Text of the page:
Interview with photographer Sunik Kim
F-Stop Magazine: How did you first become involved in photography and what led to you working in this medium as an artist?
Sunik Kim: I started photography later than others. I grew up interested in car racing rather than art. So I had spent a lot of time on the racing track in my early 20s, but I ended up finishing my career. After that I felt the urge to make an art. When I first thought to express my emotions, I just thought like “Oh I think I can do photography.” It seemed so easy at that time, just pushing the shutter and it would work by itself automatically. However that was totally wrong and rash. I don’t deny that was my starting point of photography. The reason why I began photography and keep going on taking photos until now is very different, which I hope you will understand through this interview.
F-Stop: The current issue of F-Stop Magazine includes images from your project “Garden,” can you tell us about this project? What led to this work?
SK: I’m interested in taking pictures of the elements of where we belong and transferring them into personal thoughts. I regard naturalness importantly in photography and also in my life. We call it ‘it’s natural’ when the rhythm in space and time flow without getting in the way of external factors. We can see this rhythm even where we are living and that is the return of the season. In the spring it saves, in the summer it radiates. On the contrary it definitely kills in the fall and in the winter it empties. This endless cycle creates everything in the universe which is why we exist now here. We are the only beings outside of this cycle. We have the property of owning and increasing. I selected trees, flowers, and plants as specific targets and photographed them. These are likely to be the main subjects of this work which are the questions of how they treat nature, what is naturalness, can we become natural beings or aren’t we trying to own even nature by wrapping it up as beautiful images.
F-Stop: What is your process for making these images or your creative process more generally?
SK: I think I am not a studio photographer. I basically walk a lot around my place. I enjoy approaching strangers asking to take their portrait. One thing that gives me a big interest through this process is to observe their reaction to my offer. There are various versions of reaction. I am not sure if I have a special process to make photography. Camera technology gives me the freedom that I don’t need many processes for making images. I enjoy and love photography. I am always thinking about it since I’ve started it. I truly need personal thoughts and self-reflection for my work otherwise I can’t take a step forward. All my work has something to do with it.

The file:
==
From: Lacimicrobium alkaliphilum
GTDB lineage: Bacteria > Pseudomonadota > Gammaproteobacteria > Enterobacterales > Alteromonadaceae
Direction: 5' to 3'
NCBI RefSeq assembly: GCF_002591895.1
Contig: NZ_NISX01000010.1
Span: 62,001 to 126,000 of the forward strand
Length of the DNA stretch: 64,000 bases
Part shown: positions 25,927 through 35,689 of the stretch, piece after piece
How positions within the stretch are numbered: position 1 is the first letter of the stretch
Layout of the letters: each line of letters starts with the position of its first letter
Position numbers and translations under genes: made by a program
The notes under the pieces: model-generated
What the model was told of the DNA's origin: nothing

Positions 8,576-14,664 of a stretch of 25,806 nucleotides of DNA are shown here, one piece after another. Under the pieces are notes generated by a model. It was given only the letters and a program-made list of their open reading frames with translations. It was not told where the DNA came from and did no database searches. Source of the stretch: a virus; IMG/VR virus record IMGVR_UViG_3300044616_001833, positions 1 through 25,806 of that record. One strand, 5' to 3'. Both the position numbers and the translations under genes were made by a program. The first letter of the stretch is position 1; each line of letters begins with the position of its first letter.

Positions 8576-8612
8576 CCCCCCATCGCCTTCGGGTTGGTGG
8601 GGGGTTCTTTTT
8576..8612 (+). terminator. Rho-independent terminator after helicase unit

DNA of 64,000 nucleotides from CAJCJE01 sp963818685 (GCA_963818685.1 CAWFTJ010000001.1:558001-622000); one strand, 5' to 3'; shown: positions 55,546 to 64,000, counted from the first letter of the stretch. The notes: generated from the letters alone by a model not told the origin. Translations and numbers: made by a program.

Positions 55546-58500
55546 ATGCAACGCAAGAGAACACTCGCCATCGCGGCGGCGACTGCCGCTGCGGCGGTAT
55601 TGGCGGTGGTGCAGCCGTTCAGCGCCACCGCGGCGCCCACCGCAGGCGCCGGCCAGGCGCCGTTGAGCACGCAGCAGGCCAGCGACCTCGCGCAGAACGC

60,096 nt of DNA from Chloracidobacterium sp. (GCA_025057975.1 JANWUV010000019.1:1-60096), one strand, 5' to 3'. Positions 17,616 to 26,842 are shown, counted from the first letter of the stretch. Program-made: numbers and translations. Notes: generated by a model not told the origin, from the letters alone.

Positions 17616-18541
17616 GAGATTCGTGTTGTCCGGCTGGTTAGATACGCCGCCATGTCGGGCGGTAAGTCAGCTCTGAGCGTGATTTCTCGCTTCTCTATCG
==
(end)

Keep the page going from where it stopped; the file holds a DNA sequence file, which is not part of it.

F-Stop: How do you choose what to photograph, what are you looking to capture?
SK: I’ve always been thinking about how to keep my interest in photography because I’ve seen a lot of people through my career who started and then quit photography. I think the easiest way to photograph is going to a new place, such as traveling the globe. I decided that I would observe something normal around me instead of something special to photograph. I take pictures of something that people just easily pass. So walking around my office became sort of my daily routine.
F-Stop: Do you have a favorite image in this series? If so, which one and why is it the image that speaks to you most?
SK: I would say number 12. (image is above) This is not the best picture, but the most interesting picture I think, because it always gives me a big laugh. Maybe it must have been a huge concern how to deal with this tree when it was under construction.
F-Stop: Are you working on any other projects currently?
SK: I keep working on it. I’ve been taking portraits and pictures of places. They would be a certain style which can be seen only in Korea. I made a working title for this called ‘Korean wave’ but I don’t know where it might end up. I think it’s gonna be a new challenge for creating tension between myself and the subject. Recently I’ve been spending a lot of time in the editing process to improve this work.
F-Stop: What photographers or other artists inspire you?
SK: Lars Tunbjörk. When I first encountered his work it was a turning point of my understanding in photography. It still encourages me to keep going but I’m not trying to imitate him. I like his humour, critical eyes, concentrating in his way and being an outsider.
To see more of Sunik Kim’s work check out the Portfolio 2021 issue of F-Stop or visit: www.kimsunikstudio.com
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